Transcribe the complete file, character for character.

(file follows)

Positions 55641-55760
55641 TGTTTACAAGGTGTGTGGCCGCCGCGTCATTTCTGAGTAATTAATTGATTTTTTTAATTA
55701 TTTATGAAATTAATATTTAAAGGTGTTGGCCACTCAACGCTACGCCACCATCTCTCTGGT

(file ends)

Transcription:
Positions 55641-55760
55641 TGTTTACAAGGTGTGTGGCCGCCGCGTCATTTCTGAGTAATTAATTGATTTTTTTAATTA
55701 TTTATGAAATTAATATTTAAAGGTGTTGGCCACTCAACGCTACGCCACCATCTCTCTGGT